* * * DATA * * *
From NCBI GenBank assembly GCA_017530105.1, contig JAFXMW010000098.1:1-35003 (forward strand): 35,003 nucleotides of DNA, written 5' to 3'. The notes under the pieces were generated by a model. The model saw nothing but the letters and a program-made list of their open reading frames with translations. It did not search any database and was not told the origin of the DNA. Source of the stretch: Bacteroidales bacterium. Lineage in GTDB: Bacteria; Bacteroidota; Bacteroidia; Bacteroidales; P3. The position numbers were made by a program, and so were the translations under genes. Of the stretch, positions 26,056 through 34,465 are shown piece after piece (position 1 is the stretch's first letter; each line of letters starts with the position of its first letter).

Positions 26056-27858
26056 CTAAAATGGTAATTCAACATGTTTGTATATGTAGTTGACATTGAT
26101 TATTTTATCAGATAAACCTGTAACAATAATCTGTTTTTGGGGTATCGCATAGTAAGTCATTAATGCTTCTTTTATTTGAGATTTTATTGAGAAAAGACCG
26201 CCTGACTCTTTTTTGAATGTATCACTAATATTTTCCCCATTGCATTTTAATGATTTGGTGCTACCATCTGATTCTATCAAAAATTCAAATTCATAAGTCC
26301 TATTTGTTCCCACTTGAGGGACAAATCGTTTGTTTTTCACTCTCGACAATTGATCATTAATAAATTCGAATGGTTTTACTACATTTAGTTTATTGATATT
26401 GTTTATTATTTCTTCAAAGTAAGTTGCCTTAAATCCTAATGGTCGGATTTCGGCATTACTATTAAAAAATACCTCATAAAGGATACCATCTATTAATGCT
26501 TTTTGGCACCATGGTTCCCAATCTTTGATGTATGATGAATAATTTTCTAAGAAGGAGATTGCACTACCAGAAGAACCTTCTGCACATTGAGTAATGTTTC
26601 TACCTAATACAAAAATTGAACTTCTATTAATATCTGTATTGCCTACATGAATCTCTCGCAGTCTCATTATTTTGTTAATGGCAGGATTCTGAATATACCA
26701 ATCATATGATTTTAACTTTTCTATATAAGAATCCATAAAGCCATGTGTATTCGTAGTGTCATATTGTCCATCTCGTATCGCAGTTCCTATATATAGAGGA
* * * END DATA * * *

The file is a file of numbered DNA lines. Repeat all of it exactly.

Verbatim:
From NCBI GenBank assembly GCA_017530105.1, contig JAFXMW010000098.1:1-35003 (forward strand): 35,003 nucleotides of DNA, written 5' to 3'. The notes under the pieces were generated by a model. The model saw nothing but the letters and a program-made list of their open reading frames with translations. It did not search any database and was not told the origin of the DNA. Source of the stretch: Bacteroidales bacterium. Lineage in GTDB: Bacteria; Bacteroidota; Bacteroidia; Bacteroidales; P3. The position numbers were made by a program, and so were the translations under genes. Of the stretch, positions 26,056 through 34,465 are shown piece after piece (position 1 is the stretch's first letter; each line of letters starts with the position of its first letter).

Positions 26056-27858
26056 CTAAAATGGTAATTCAACATGTTTGTATATGTAGTTGACATTGAT
26101 TATTTTATCAGATAAACCTGTAACAATAATCTGTTTTTGGGGTATCGCATAGTAAGTCATTAATGCTTCTTTTATTTGAGATTTTATTGAGAAAAGACCG
26201 CCTGACTCTTTTTTGAATGTATCACTAATATTTTCCCCATTGCATTTTAATGATTTGGTGCTACCATCTGATTCTATCAAAAATTCAAATTCATAAGTCC
26301 TATTTGTTCCCACTTGAGGGACAAATCGTTTGTTTTTCACTCTCGACAATTGATCATTAATAAATTCGAATGGTTTTACTACATTTAGTTTATTGATATT
26401 GTTTATTATTTCTTCAAAGTAAGTTGCCTTAAATCCTAATGGTCGGATTTCGGCATTACTATTAAAAAATACCTCATAAAGGATACCATCTATTAATGCT
26501 TTTTGGCACCATGGTTCCCAATCTTTGATGTATGATGAATAATTTTCTAAGAAGGAGATTGCACTACCAGAAGAACCTTCTGCACATTGAGTAATGTTTC
26601 TACCTAATACAAAAATTGAACTTCTATTAATATCTGTATTGCCTACATGAATCTCTCGCAGTCTCATTATTTTGTTAATGGCAGGATTCTGAATATACCA
26701 ATCATATGATTTTAACTTTTCTATATAAGAATCCATAAAGCCATGTGTATTCGTAGTGTCATATTGTCCATCTCGTATCGCAGTTCCTATATATAGAGGA